Effects of Zn2+ on key enzymes and coenzyme

Although the percentage of NADPH flux in the HMP pathway increased after the addition of Zn2+, NADPH production was almost unchanged and the total amount of NADPH was even lower than the control (Table 3). Thus, the addition of Zn2+ did not increase the NADPH yield and did not promote pyruvate generation. When Zn2+ was added to the KWSS system, the flux to r17 (HMP pathway) increased. Therefore, although the flux to glycerol from GA3P node (r4) decreased, the flux to PG (r5) but declined. Despite the increase in the NADH flux through the EMP pathway, its actual content did not increase. NADH formation through TCA cycle significantly decreased. This change was because the flux to TCA cycle decreased significantly and the addition of Zn2+ inhibited the activity of this cycle, thereby reducing NADH generation. The inhibition was also the reason why Zn2+ inhibited lactic acid production in L. amylophilus.

Table 3. Effect of Zn2+ on flux distribution of NADPH and NADH
 Flux distribution of NADPH generationGeneration and consumption of NADH
HMP/TCA (%)aHMP/(HMP + TCA) (%)bTotal NADPH fluxcFrom EMP (%)dFrom TCA cycle (%)eForming glycerol (%)fTotal NADH fluxg
  1. The symbols in Table 3 are the same as in Table 2.

In contrast to the system supplied with Fe3+, the LDH activity in the system supplied with Zn2+ was lower than the control, and the activity of PDC, PC and PDHc were higher (Fig. 5), which decreases the lactic acid conversion rate and increases the conversion rate of heteroacids and alcohols (Table 1). Therefore, the addition of Zn2+ to lactic acid fermentation system is unsuitable for L. amylophilus. However, this also suggests that Zn2+ significantly affects microbial activity and it could be considered as an inhibitor used in other similarly fermentation systems.

Figure 5.

Effect of Zn2+ on the activity of LDH, PDC, PC and PDHc. Dashed lines represent the control.


The 13C-labelled experiments on the metabolic flux distribution of L. amylophilus indicate that it is a homofermentative bacterium and has the capacity to metabolize complex substrates. When L. amylophilus was inoculated into KWSS, the conversion rate of glucose to lactic acid was still greater than 80%, thus, the bacterium performs homofermentation.

The metabolic flux optimization experiments show that the addition of Fe3+ promotes the flux to pyruvate, thereby significantly increasing lactic acid production. The highest production, 9.03 g l−1, was achieved with the addition of Fe3+. In contrast, Zn2+ inhibits the flux to EMP pathway, significantly decreasing lactic acid production. The addition of NaNO3 promotes lactic acid production and increases the flux to EMP pathway, but this change is small and it does not significantly improve the metabolic flux.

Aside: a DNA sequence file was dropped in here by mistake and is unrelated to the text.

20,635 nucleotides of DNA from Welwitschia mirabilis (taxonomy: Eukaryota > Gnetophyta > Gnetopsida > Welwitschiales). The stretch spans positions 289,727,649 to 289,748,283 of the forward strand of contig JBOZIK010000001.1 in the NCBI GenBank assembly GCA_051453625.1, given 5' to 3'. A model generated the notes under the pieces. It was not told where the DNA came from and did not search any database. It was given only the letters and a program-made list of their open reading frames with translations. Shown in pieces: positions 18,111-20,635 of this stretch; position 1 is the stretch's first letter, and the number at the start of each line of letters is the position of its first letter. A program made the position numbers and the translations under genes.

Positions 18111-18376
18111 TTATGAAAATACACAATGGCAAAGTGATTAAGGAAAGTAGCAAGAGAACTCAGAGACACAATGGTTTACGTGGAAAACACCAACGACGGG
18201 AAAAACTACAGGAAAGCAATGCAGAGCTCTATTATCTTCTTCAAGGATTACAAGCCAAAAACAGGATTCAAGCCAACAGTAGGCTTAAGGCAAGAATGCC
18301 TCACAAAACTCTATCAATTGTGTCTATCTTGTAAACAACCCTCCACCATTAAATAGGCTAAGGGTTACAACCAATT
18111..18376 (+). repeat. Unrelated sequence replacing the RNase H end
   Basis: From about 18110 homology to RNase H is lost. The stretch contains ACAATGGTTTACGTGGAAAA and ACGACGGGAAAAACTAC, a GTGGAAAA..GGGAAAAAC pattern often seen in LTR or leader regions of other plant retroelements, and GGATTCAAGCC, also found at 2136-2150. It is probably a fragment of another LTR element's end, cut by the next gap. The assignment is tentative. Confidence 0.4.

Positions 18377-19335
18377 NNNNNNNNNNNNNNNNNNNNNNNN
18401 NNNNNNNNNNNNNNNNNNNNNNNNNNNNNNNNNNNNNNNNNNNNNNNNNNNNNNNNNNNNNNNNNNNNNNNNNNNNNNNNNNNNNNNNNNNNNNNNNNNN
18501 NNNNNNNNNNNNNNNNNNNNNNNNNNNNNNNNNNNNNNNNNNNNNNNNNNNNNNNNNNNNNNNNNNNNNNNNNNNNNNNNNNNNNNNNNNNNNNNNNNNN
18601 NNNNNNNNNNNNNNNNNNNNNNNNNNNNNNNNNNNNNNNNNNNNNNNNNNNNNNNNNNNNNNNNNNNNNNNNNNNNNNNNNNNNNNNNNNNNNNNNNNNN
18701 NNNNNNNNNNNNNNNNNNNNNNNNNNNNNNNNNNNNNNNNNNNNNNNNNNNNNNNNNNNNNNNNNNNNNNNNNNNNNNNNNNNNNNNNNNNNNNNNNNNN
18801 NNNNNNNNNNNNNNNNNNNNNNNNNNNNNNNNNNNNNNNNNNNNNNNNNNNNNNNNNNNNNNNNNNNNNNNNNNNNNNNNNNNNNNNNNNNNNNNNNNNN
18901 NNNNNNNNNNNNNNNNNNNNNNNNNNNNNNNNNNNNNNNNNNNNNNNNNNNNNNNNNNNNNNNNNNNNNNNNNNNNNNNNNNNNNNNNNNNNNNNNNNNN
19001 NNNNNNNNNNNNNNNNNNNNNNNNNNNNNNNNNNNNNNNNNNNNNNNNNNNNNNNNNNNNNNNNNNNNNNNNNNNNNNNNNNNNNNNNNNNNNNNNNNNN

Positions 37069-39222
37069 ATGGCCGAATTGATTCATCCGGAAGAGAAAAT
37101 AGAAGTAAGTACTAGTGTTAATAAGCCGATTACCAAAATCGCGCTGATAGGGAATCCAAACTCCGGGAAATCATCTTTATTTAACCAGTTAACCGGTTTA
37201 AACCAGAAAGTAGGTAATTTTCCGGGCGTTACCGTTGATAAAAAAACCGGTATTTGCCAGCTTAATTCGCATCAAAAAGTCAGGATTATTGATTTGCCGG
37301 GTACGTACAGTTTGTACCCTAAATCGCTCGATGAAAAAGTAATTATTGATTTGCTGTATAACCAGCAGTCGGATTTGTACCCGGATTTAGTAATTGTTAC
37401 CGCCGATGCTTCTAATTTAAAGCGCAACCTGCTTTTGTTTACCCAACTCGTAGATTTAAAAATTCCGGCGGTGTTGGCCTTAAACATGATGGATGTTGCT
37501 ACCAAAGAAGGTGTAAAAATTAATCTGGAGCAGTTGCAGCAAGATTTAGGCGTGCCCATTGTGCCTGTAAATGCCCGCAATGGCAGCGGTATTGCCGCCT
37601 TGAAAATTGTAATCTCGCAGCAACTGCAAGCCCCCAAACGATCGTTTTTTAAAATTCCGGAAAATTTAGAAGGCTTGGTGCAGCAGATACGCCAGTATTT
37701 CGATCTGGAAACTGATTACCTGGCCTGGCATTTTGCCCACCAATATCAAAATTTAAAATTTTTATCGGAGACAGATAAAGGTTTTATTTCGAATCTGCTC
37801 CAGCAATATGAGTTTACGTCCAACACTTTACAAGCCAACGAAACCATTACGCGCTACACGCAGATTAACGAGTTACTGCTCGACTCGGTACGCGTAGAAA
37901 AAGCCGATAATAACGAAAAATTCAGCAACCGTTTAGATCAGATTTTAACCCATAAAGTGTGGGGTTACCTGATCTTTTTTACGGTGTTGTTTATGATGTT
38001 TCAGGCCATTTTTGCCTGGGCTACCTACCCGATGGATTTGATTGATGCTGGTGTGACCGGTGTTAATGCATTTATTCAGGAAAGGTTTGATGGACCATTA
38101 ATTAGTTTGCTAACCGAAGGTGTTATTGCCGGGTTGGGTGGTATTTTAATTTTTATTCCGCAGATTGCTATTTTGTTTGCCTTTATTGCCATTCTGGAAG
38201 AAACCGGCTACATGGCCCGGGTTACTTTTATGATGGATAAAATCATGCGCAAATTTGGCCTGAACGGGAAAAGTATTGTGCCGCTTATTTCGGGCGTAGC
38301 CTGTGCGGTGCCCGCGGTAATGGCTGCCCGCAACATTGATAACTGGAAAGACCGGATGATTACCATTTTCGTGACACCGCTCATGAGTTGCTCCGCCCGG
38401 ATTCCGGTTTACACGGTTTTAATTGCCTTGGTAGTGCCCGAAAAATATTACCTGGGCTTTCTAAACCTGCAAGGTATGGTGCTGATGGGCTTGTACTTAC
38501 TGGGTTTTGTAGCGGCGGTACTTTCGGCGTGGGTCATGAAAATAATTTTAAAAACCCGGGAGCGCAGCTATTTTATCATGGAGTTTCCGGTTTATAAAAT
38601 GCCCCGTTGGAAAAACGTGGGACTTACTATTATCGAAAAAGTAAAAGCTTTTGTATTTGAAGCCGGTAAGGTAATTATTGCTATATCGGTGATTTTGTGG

Fe3+ promotes lactic acid fermentation in L. amylophilus. It increases the production of NADPH and NADH and promotes the flux to the EMP pathway and pyruvate generation. As a result, LDH activity increases, whereas the activity of PDC, PC and PDHc are inhibited, thereby increasing lactic acid production and inhibiting the generation of other organic acids. In contrast, Zn2+ reduces the production of NADPH and NADH and inhibits LDH activity, thereby decreasing lactic acid production.

Experimental procedures


The lactic acid bacteria L. amylophilus GV6 was purchased from the China General Microbiological Culture Collection Center.

Glucoamylase (105 U g−1) was obtained from the Beijing Aoboxing Bio-Tech, whereas industrial-grade cellulose (270 U g−1) was bought from the Beijing Donghua Qiangsheng Bio-Tech.

The kitchen waste was obtained from the students' canteen of the University of Science and Technology, Beijing. After removing the non-biodegradable substances such as bone and plastic bags, the kitchen waste mainly consisted of rice, vegetables, meat, eggs, tofu, noodles and so on. The average starch content of the kitchen waste was 46.12%, and the protein content was 15.56%. The kitchen waste was stored and refrigerated at −20°C.

Isotope experiment

The isotope experiment was performed on de Man–Rogosa–Sharpe (MRS) medium (0.8 g of U-13C glucose, 9.2 g of natural glucose, 2 g of Na2HPO4·2H2O, 0.1 g of MgSO4·7H2O, 0.04 g of MnSO4·H2O, 2.0 g of ammonium citrate and 1.0 ml of Tween-80, and sufficient distilled water to a final volume of 1000 ml). Lactobacillus amylophilus was inoculated into MRS medium at a final concentration of 2 g l−1. Anaerobic fermentation was carried out by filling the system with nitrogen gas.